The UN Refugee Agency has its hands full with 10.5 million refugees around the globe, but LGBT people are the most vulnerable group, often fleeing persecution in their home countries only to be confronted with hostile inhabitants of refugee camps, a complicated bureaucracy system for asylum, and untrained and unhelpful aid workers in their new countries.
After Secretary of State Hillary Clinton's landmark speech at the UN in December 2011, the US has made international LGBT refugee rights a priority and has "led by example," according to Human Rights First (HRF) director Eleanor Acer, trying to assist this often unseen, displaced demographic.
Thursday at the Human Rights Campaign's ongoing speaker series, Equality Talks, Acer and others from HRF presented the findings of their report, "The Road to Safety: Strengthening Protection of LGBTI Refugees in Uganda and Kenya," released this week.
Though the focus is East Africa, the reports suggests specific steps that can be implemented by the US, NGOs, the UNHCR and other actors in all regions where LGBT refugees suffer displacement and abuse.
Five months of field research, over 70 interviews, and weeks and weeks of writing went into the dense dossier, which details cases very similar to the one GlobalPost first reported in December in an article called "The gray area of gay refugees."
Jonathan Kalan reported on the lives of two gay Ugandan refugees living in a Kenyan camp, a couple named Alex and Michael.
Since leaving Uganda, Alex and Michael have not been given asylum in Kenya, but have been targeted in the camp, recieving little food and medical care, suffering from harassment, depression and alienation.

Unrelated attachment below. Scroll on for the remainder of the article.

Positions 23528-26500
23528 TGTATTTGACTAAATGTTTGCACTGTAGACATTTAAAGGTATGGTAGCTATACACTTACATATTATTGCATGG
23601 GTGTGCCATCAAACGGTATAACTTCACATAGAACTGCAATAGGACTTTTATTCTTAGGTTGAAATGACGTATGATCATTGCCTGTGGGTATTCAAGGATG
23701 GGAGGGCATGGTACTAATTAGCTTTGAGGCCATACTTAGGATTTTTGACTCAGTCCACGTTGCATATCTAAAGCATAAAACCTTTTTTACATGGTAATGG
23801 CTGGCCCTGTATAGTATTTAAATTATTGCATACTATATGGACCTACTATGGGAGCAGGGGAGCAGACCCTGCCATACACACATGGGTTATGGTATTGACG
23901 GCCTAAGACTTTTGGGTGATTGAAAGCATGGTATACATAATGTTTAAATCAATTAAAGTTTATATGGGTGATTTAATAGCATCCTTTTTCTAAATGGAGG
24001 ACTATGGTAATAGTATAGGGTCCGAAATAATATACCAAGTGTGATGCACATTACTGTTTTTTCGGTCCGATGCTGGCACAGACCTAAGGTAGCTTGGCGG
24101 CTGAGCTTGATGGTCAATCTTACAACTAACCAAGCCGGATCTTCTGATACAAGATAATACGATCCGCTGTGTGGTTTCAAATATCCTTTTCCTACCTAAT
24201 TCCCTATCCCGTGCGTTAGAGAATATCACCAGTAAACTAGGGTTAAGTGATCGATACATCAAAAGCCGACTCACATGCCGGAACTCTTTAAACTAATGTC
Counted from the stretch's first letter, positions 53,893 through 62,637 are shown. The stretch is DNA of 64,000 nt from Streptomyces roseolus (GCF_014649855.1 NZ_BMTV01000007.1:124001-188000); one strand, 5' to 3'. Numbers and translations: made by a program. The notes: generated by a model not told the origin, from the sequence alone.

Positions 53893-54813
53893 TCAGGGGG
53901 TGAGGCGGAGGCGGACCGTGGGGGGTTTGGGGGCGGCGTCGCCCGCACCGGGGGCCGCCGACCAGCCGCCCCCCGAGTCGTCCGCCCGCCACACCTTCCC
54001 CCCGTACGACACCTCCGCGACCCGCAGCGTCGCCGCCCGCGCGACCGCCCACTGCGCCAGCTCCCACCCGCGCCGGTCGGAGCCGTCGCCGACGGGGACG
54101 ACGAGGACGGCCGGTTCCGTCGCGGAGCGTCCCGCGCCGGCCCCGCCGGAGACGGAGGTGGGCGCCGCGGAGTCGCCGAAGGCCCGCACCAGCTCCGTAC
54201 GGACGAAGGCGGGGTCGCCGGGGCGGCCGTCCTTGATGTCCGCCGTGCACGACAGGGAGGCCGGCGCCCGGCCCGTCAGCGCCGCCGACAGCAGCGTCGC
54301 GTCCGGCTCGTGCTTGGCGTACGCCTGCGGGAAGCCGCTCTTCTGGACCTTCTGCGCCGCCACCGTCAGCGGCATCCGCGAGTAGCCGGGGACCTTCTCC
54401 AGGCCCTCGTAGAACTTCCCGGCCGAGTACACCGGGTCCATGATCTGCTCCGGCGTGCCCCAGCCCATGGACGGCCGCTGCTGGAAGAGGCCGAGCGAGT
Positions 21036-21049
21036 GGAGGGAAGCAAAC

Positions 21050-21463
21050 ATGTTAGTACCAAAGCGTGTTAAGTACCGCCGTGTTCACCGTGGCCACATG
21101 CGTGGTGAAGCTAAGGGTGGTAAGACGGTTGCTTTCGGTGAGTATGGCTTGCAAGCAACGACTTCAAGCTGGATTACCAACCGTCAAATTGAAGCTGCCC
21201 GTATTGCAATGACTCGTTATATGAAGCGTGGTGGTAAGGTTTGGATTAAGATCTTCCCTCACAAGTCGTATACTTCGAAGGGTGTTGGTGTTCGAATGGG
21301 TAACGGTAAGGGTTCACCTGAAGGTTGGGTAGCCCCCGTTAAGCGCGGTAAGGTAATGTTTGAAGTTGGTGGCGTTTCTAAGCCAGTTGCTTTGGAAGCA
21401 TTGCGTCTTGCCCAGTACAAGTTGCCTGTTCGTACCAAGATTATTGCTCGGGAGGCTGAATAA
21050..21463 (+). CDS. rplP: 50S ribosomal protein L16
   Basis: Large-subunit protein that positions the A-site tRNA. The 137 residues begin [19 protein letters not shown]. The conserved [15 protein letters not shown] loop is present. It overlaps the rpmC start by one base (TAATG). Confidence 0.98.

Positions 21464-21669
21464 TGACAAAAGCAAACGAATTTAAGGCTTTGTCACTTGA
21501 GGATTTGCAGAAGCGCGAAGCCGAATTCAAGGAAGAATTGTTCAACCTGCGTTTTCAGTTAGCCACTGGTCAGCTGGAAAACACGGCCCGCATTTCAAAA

Anne Richard, assistant secretary of state for population, refugees and migration, opened Thursday's event and graciously accepted acknowledgment for the US's hard work in this area. She described some of the motions this country has taken in the past year, after President Obama directed all agencies operating overseas to make LGBT rights a priority, such as specialized training for embassy staff, funding international non-profits for continued field work and research, and developing a specialized aid system for expedited resettlement of at-risk refugees. But Richards also stated the US could be doing more and is "not satisfied" with the status of the system.
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"We know that there is more we can do to help create environments in which an LGBT refugee is neither targeted, nor harassed, nor fearful for his or her life," said Richard yesterday. "We must engage with our NGO partners to develop innovative ways to provide protection to those in need in their country of asylum."
"The Road to Safety" details the cruelty LGBT refugees face, often fleeing their home countries after being persecuted for their sexual preference or gender identity, only to find similar, sometimes harsher, treatment in refugee camps.
Duncan Breen, the report's author and head researcher, described some of the life-or-death situations in the camps, including abductions, beatings, rapes, and the problems LGBTs encounter attempting to report this abuse to countries where same-sex relations are still criminalized.